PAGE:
Chronic Illness And The Life Cycle Analysis

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When reading chapter 23, Chronic Illness and the Life Cycle by John S. Rolland on page 430, the author discussed the dimension of time. This segment is located in the second column at the bottom of the page. The author elaborated on how timing of chronic illness becomes a complexity for families. Families are faced with the daunting task and “challenges of focusing simultaneously on the present and future while trying to master the practical and emotional task of the immediate situation” (Rolland, 2016, p. 430). The lives of family members take on new meaning, where family cohesiveness could be disrupted with emotional despair and dysfunctional adaption. Chronic illnesses in contrast can bring families together during these transitional times …show more content…
On page 435, the author speaks on the uncertainty of chronic illness and disabilities—“the predictability of an illness and the degree of uncertainty about the specific way or rate at which it unfolds affects all the other variables” (Rolland, 2016, p. 435). For example, future planning, long-term adjustments and stability, treatments and it regimen, and appropriate care such as home, hospital, or clinic-based care. One must also consider the timing stages of the illness itself. Oftentimes, families are faced with the progression of such illness like dementia Alzheimer’s and how it effect people differently. Dementia Alzheimer’s progression period is different for each person. People can be diagnosed with the same illness but experience different rate of effects / phases of the illness. Chronic phase, whether long or short, is the time span between the initial diagnosis and the readjustment stages. This is the period where consistency, progression, or episodic changes occur and where families are faced with the reality that long-term care is replaced with day to day …show more content…
On page 431, in the first column the last paragraph, the author described the Family Systems-Illness Model as a way for counselors to help families dealing with chronic illness. The Family System-Illness Model, is a way counselors and families could view “family adaptation to serious illness as a developmental process over time in relation to the complexities and diversity of their family life” (Rolland, 2016, p. 438). Depending on the illness and the phase of the illness, families will experience continual role changes which could lead to anxiety, frustration, exhaustion, and depression to the caretakers. “Preventively oriented psychoeducational or support groups for patients and their families can be designed to deal with different types of conditions such progressive, life-threatening, and relapsing of illnesses” (Rolland, 2016, p. 438). Counselors aim to assess the complexity of the family, determine what immediate cost-effective resources are at the family disposal, and develop goals and coping skills that allow families a sense of control and realistic hope to the family.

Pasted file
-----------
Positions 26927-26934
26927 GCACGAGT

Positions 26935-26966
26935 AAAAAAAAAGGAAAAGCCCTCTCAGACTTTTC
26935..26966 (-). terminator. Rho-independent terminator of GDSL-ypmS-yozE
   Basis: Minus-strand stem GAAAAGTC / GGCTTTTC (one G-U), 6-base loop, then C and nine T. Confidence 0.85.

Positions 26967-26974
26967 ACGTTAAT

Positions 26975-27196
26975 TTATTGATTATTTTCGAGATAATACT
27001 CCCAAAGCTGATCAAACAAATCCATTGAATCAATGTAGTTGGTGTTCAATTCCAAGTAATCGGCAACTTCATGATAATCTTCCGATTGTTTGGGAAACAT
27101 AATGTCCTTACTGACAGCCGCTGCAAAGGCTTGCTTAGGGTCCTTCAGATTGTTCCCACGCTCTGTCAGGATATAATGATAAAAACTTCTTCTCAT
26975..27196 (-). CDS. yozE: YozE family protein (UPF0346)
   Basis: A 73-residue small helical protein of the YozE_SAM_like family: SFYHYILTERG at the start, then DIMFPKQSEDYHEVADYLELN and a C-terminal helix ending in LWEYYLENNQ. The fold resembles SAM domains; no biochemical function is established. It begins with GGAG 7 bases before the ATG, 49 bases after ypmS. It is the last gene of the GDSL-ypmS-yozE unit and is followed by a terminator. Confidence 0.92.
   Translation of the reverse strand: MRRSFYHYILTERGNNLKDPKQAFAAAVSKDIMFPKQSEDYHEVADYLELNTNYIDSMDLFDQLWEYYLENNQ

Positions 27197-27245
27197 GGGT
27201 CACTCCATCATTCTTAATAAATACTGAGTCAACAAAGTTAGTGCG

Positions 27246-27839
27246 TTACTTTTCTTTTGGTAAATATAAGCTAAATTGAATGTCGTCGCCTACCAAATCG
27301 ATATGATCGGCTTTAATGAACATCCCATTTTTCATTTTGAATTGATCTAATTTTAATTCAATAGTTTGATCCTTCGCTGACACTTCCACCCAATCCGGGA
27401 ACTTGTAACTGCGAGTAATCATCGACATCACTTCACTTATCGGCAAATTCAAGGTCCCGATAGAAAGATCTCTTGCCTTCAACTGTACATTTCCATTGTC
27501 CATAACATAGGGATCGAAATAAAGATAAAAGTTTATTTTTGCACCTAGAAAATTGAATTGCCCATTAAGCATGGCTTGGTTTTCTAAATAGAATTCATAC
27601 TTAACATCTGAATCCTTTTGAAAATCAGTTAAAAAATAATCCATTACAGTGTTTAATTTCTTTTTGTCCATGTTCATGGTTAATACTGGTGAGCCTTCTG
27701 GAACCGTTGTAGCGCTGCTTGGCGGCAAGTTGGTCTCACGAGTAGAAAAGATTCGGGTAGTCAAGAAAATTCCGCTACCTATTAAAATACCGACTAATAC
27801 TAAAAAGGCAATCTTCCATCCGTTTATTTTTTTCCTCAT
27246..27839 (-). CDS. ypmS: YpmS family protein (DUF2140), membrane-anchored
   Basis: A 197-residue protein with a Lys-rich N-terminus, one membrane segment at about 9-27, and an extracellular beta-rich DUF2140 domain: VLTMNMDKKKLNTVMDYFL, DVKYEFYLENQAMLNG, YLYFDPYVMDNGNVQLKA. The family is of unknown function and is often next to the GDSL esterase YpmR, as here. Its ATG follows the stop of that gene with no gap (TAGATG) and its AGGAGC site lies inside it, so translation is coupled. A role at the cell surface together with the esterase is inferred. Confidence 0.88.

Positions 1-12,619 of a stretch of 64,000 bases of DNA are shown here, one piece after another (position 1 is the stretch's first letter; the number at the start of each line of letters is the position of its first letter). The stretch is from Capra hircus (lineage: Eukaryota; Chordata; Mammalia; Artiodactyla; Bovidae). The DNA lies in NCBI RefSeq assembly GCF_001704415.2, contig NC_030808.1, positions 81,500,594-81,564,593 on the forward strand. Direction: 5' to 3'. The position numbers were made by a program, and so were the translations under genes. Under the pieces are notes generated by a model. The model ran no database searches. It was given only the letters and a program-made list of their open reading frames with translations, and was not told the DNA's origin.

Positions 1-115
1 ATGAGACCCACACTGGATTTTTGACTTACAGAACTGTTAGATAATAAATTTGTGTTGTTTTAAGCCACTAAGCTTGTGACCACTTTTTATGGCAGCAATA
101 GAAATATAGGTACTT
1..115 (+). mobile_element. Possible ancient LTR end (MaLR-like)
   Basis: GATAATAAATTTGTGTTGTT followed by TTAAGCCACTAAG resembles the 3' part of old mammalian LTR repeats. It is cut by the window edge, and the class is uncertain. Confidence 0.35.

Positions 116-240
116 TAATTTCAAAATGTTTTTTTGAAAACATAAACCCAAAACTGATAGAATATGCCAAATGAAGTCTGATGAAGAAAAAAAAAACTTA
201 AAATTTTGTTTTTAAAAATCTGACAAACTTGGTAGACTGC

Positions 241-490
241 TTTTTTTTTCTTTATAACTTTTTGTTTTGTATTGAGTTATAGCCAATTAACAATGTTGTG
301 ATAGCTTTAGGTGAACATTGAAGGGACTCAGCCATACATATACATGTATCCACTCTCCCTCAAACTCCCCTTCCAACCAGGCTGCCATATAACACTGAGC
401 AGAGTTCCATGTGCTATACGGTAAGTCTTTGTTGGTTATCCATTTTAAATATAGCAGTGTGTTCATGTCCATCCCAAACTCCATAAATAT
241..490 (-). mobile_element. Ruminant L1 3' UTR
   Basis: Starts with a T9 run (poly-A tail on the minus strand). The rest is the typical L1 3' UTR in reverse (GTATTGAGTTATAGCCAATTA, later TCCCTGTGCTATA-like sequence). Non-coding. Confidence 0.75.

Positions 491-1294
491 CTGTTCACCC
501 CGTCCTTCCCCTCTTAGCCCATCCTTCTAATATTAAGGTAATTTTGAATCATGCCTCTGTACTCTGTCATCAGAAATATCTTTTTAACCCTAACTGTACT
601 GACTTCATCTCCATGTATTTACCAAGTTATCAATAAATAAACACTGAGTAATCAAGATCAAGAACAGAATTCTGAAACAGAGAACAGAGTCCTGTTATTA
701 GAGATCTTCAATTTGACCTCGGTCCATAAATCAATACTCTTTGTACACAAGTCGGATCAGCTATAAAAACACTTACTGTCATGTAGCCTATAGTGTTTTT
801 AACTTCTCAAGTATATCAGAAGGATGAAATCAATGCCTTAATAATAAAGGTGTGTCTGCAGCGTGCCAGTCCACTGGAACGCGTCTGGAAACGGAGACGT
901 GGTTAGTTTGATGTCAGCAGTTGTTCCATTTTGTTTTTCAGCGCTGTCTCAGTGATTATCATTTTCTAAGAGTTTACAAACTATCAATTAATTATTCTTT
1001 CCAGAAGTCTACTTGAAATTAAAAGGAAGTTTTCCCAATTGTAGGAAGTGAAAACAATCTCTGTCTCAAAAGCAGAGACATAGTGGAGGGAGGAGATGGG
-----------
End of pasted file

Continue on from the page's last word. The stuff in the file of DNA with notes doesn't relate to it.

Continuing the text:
Chronic illness has no specific person nor family, which it effects. The two services that are chosen to provide various amount of resources to help families in of help when coping with chronic

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